Wakefield Elementary School – South Kingstown, RI
Implementation of Project Read Program 2003-2010
Writing Scores Soar at Wakefield Elementary School
At a recent Learning Walk at Wakefield Elementary School, principals and administrators congregated to analyze how professional development, instructional practices, and curriculum worked in concert to raise fifth-grade NECAP writing proficiency levels from 61% in 2005 to 93% in 2007.
Developing excellent writers is clearly a focus at Wakefield. Examples of students’ written work fill hallways and classrooms. Students and adults alike take time to read the displays.
Teachers across grade levels, including resource teachers, integrate the objectives outlined in “Write Traits? writing curriculum with explicit scope and sequence developed by Project Read® Written Expression. Curriculum implementation is responsive to the needs of students in each classroom. The multisensory, systematic approach found in Project Read® material breaks through memory and language barriers that can prevent students from successful writing production.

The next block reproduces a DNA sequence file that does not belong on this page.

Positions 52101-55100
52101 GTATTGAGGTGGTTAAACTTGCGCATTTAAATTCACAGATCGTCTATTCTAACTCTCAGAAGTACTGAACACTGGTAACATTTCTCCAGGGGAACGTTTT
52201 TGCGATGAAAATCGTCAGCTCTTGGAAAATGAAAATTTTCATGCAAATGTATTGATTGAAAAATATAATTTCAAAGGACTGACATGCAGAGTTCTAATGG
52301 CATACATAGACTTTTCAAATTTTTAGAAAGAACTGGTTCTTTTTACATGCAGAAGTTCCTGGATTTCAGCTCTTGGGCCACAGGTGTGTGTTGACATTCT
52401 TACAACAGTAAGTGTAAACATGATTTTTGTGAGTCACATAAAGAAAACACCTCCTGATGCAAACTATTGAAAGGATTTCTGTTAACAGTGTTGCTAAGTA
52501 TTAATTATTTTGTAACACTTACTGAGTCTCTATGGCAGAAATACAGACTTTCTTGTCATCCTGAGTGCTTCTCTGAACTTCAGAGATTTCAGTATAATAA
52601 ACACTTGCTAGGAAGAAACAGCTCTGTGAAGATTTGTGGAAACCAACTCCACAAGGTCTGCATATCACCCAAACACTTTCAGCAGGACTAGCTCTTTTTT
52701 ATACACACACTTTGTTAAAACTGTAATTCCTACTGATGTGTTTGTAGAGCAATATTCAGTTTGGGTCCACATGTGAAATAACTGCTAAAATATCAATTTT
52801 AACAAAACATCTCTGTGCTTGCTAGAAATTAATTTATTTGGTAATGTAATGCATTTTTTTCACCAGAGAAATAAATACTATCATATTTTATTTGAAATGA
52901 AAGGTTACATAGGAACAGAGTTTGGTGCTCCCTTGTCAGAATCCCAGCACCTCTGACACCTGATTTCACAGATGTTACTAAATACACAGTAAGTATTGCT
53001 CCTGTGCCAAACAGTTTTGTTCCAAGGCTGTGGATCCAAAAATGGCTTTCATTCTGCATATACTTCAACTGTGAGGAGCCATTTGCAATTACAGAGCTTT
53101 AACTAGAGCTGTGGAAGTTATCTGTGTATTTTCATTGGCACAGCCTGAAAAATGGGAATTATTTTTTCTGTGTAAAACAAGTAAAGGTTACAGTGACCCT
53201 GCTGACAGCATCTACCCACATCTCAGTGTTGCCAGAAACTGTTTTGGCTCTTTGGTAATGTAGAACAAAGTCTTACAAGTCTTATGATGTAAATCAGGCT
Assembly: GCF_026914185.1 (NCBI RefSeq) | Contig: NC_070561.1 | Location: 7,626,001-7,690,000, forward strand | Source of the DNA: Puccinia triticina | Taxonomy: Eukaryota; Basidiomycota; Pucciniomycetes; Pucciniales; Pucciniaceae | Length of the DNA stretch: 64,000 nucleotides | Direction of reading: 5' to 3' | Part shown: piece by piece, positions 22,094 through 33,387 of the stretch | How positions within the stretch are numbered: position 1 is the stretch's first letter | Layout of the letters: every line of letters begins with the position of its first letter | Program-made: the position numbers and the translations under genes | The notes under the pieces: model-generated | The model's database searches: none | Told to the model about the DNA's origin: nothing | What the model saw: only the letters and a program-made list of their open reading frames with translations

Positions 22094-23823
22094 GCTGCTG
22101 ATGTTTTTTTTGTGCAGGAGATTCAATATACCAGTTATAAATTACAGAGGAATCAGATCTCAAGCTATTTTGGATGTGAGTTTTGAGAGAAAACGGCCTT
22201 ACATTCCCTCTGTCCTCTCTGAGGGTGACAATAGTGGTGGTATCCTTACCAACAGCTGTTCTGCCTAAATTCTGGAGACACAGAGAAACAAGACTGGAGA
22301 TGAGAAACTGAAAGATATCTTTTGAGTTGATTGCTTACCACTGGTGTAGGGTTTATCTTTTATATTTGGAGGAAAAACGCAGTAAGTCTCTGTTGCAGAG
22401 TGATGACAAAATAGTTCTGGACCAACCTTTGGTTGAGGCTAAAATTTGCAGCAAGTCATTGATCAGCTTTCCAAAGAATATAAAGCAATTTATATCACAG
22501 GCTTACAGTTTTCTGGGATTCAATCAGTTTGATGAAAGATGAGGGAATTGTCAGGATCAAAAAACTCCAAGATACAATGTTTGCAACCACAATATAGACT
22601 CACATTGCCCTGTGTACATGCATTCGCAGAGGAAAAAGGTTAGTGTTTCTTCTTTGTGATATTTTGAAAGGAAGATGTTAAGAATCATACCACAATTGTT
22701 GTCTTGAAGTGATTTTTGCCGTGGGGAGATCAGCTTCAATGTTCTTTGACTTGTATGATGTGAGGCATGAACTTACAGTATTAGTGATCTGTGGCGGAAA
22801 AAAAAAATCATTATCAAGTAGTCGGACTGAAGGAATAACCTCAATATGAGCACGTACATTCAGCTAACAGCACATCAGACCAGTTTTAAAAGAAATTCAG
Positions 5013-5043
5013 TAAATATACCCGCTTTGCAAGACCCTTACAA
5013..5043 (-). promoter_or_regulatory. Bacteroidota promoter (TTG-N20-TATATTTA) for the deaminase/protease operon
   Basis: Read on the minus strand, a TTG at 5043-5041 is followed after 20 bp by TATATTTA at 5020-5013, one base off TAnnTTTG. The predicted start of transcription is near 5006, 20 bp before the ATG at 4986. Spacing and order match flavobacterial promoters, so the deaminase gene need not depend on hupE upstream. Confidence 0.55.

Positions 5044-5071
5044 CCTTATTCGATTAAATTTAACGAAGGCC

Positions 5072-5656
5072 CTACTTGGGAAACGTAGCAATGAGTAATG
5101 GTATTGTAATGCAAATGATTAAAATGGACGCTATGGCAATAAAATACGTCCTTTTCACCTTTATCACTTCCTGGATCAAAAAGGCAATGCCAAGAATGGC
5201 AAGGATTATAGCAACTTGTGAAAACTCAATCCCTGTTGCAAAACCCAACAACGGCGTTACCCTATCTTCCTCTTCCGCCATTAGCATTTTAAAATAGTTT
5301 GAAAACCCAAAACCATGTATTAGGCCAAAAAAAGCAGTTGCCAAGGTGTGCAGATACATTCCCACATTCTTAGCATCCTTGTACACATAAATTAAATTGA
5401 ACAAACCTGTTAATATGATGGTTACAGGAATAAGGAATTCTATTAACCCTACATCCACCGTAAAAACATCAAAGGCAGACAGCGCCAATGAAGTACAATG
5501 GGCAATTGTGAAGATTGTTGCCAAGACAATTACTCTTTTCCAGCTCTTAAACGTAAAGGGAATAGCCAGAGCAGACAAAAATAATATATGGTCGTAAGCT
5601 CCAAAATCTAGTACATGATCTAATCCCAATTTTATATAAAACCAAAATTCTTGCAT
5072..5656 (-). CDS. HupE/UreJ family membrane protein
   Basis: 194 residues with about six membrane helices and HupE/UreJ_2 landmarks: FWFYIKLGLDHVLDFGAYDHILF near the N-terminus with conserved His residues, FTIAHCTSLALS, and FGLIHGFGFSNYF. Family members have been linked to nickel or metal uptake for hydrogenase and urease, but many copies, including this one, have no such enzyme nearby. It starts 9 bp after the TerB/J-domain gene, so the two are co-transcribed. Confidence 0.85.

Professional development for teachers has been critical. In the fall of 2006, Wakefield Elementary/South Kingstown Schools initiated a partnership with the Dunn Institute to bring a Project Read® training to South County. 90% of Wakefield teachers spent three days participating in the Written Expression strand. Simultaneously, teachers participated in district-wide "Write Traits" training over the course of two years.
Internally, a Writing Committee (led by fifth-grade teacher Robin Wildman and first-grade teacher Jeanne Congdon) set assessment schedules connected to grade-level benchmarks. Grade-level teams assessed student writing and analyzed specific areas of student strength, weakness, and aggregate trends. Alison Bateson-Toupin, SLP, provides leadership for the Project Read® curriculum by mentoring, co-teaching, and helping teachers deliver content with fidelity.
By working together, teacher-leaders take pressure off the faculty by streamlining processes, focusing teachers and keeping things as simple as possible. They also strive to support faculty creativity and innovation with respect to lesson delivery.
Bateson-Toupin credits Project Read® Written Expression curriculum with empowering teachers in the general classroom setting, providing the necessary effective support for partially proficient writers to reach benchmark levels while decreasing the number of students who require intensive intervention. She also believes that the systematic scope and sequence has simultaneously enabled proficient writers to reach distinction benchmarks.